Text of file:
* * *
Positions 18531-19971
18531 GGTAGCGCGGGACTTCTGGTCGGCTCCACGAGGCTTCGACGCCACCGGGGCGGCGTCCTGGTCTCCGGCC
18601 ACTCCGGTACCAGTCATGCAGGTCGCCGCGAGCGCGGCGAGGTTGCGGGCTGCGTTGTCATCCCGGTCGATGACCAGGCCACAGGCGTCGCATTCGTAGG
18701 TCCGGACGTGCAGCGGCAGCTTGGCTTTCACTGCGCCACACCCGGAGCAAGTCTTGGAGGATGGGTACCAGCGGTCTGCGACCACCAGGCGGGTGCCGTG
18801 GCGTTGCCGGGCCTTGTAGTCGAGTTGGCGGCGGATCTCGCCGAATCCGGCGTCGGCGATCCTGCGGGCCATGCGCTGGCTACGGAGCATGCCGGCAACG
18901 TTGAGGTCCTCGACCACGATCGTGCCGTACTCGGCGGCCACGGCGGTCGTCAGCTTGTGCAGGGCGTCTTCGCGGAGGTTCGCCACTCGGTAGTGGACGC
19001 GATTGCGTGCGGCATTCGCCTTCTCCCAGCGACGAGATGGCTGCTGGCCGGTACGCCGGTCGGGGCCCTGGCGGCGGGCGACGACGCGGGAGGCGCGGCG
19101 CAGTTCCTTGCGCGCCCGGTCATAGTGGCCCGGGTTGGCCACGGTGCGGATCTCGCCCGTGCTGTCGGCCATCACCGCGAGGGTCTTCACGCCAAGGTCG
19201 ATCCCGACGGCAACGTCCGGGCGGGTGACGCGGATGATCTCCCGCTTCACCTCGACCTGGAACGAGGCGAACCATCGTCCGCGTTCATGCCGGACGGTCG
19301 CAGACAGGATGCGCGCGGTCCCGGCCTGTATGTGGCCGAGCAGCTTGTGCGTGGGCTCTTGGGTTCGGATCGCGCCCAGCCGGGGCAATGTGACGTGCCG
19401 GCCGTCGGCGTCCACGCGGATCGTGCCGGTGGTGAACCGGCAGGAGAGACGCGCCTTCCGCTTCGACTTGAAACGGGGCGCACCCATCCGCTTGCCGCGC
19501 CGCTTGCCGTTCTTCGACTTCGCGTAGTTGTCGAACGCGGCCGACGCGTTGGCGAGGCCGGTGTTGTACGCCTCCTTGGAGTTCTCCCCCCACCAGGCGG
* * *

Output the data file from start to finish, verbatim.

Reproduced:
Positions 18531-19971
18531 GGTAGCGCGGGACTTCTGGTCGGCTCCACGAGGCTTCGACGCCACCGGGGCGGCGTCCTGGTCTCCGGCC
18601 ACTCCGGTACCAGTCATGCAGGTCGCCGCGAGCGCGGCGAGGTTGCGGGCTGCGTTGTCATCCCGGTCGATGACCAGGCCACAGGCGTCGCATTCGTAGG
18701 TCCGGACGTGCAGCGGCAGCTTGGCTTTCACTGCGCCACACCCGGAGCAAGTCTTGGAGGATGGGTACCAGCGGTCTGCGACCACCAGGCGGGTGCCGTG
18801 GCGTTGCCGGGCCTTGTAGTCGAGTTGGCGGCGGATCTCGCCGAATCCGGCGTCGGCGATCCTGCGGGCCATGCGCTGGCTACGGAGCATGCCGGCAACG
18901 TTGAGGTCCTCGACCACGATCGTGCCGTACTCGGCGGCCACGGCGGTCGTCAGCTTGTGCAGGGCGTCTTCGCGGAGGTTCGCCACTCGGTAGTGGACGC
19001 GATTGCGTGCGGCATTCGCCTTCTCCCAGCGACGAGATGGCTGCTGGCCGGTACGCCGGTCGGGGCCCTGGCGGCGGGCGACGACGCGGGAGGCGCGGCG
19101 CAGTTCCTTGCGCGCCCGGTCATAGTGGCCCGGGTTGGCCACGGTGCGGATCTCGCCCGTGCTGTCGGCCATCACCGCGAGGGTCTTCACGCCAAGGTCG
19201 ATCCCGACGGCAACGTCCGGGCGGGTGACGCGGATGATCTCCCGCTTCACCTCGACCTGGAACGAGGCGAACCATCGTCCGCGTTCATGCCGGACGGTCG
19301 CAGACAGGATGCGCGCGGTCCCGGCCTGTATGTGGCCGAGCAGCTTGTGCGTGGGCTCTTGGGTTCGGATCGCGCCCAGCCGGGGCAATGTGACGTGCCG
19401 GCCGTCGGCGTCCACGCGGATCGTGCCGGTGGTGAACCGGCAGGAGAGACGCGCCTTCCGCTTCGACTTGAAACGGGGCGCACCCATCCGCTTGCCGCGC
19501 CGCTTGCCGTTCTTCGACTTCGCGTAGTTGTCGAACGCGGCCGACGCGTTGGCGAGGCCGGTGTTGTACGCCTCCTTGGAGTTCTCCCCCCACCAGGCGG